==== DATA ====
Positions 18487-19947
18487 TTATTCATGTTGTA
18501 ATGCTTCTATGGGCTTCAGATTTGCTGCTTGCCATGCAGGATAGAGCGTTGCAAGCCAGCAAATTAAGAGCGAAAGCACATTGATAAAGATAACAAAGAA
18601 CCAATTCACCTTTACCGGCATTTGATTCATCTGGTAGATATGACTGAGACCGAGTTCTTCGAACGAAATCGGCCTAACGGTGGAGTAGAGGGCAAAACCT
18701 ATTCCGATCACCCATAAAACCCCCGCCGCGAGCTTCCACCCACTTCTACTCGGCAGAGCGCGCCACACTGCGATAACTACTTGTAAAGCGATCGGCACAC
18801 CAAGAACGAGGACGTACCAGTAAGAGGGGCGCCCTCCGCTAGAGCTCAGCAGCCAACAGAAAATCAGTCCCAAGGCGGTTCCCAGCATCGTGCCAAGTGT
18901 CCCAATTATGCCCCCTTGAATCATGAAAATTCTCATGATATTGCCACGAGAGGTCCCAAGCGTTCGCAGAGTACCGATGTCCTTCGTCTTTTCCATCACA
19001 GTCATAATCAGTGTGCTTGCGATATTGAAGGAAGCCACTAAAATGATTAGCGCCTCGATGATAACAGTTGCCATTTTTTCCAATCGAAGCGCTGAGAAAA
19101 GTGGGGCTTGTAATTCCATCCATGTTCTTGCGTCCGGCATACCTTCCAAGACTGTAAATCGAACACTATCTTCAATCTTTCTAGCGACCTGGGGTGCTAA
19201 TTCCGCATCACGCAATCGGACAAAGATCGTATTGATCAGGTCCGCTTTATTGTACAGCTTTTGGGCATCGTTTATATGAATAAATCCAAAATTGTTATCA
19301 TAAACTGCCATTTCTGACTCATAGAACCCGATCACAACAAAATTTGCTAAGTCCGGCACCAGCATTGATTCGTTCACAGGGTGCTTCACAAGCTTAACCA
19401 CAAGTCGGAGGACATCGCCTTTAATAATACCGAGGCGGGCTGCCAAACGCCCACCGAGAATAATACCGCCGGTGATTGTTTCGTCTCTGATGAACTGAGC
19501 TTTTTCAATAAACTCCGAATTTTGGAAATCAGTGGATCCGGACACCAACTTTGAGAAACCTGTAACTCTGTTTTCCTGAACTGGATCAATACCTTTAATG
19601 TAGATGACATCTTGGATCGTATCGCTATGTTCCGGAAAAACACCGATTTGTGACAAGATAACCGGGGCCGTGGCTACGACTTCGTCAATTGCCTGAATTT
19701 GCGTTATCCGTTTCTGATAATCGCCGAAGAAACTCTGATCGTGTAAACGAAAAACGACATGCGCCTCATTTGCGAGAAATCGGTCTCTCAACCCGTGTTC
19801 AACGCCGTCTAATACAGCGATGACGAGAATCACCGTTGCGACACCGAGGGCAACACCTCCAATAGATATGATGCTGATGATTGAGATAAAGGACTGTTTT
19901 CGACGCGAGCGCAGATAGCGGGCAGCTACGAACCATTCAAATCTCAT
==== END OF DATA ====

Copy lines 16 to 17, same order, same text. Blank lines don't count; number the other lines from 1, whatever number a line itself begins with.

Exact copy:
19801 AACGCCGTCTAATACAGCGATGACGAGAATCACCGTTGCGACACCGAGGGCAACACCTCCAATAGATATGATGCTGATGATTGAGATAAAGGACTGTTTT
19901 CGACGCGAGCGCAGATAGCGGGCAGCTACGAACCATTCAAATCTCAT